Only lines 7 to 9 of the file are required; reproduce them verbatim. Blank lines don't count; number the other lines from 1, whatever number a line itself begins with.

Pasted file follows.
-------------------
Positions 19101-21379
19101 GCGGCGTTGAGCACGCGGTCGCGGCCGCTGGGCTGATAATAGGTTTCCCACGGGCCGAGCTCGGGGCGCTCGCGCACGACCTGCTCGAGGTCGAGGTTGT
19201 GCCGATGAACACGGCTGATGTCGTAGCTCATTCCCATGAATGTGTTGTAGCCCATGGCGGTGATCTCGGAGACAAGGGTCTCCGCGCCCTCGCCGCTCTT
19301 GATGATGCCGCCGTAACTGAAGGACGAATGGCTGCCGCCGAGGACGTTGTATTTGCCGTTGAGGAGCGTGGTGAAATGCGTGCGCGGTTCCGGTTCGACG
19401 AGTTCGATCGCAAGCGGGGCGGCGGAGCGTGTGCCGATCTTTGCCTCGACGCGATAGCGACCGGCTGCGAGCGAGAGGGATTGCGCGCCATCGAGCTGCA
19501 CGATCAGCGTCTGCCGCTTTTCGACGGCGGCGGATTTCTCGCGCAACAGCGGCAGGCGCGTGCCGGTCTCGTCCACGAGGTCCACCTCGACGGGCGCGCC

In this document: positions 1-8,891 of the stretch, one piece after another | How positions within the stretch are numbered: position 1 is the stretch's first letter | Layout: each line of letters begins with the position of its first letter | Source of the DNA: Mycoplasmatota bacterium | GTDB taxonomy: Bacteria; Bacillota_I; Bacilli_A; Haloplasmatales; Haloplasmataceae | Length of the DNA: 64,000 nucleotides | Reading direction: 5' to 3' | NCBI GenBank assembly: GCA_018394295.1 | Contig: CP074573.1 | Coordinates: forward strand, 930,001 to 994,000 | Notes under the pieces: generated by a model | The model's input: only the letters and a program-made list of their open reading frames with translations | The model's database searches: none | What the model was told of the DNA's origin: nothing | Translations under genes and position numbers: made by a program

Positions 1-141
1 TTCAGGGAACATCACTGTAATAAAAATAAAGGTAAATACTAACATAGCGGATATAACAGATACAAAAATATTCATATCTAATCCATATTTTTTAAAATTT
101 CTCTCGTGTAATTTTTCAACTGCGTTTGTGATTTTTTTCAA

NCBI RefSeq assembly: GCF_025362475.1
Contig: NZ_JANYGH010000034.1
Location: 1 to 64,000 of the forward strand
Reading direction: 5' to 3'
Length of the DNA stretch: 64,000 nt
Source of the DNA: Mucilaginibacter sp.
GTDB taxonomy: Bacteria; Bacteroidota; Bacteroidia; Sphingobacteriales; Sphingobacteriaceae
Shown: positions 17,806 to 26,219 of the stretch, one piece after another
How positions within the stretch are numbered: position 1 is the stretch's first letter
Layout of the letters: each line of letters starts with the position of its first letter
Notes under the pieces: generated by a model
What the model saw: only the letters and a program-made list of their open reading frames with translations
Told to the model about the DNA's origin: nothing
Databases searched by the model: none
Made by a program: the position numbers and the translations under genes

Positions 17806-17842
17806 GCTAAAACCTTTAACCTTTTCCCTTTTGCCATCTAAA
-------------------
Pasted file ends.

In this document: positions 1-8,891 of the stretch, one piece after another | How positions within the stretch are numbered: position 1 is the stretch's first letter | Layout: each line of letters begins with the position of its first letter | Source of the DNA: Mycoplasmatota bacterium | GTDB taxonomy: Bacteria; Bacillota_I; Bacilli_A; Haloplasmatales; Haloplasmataceae | Length of the DNA: 64,000 nucleotides | Reading direction: 5' to 3' | NCBI GenBank assembly: GCA_018394295.1 | Contig: CP074573.1 | Coordinates: forward strand, 930,001 to 994,000 | Notes under the pieces: generated by a model | The model's input: only the letters and a program-made list of their open reading frames with translations | The model's database searches: none | What the model was told of the DNA's origin: nothing | Translations under genes and position numbers: made by a program

Positions 1-141
1 TTCAGGGAACATCACTGTAATAAAAATAAAGGTAAATACTAACATAGCGGATATAACAGATACAAAAATATTCATATCTAATCCATATTTTTTAAAATTT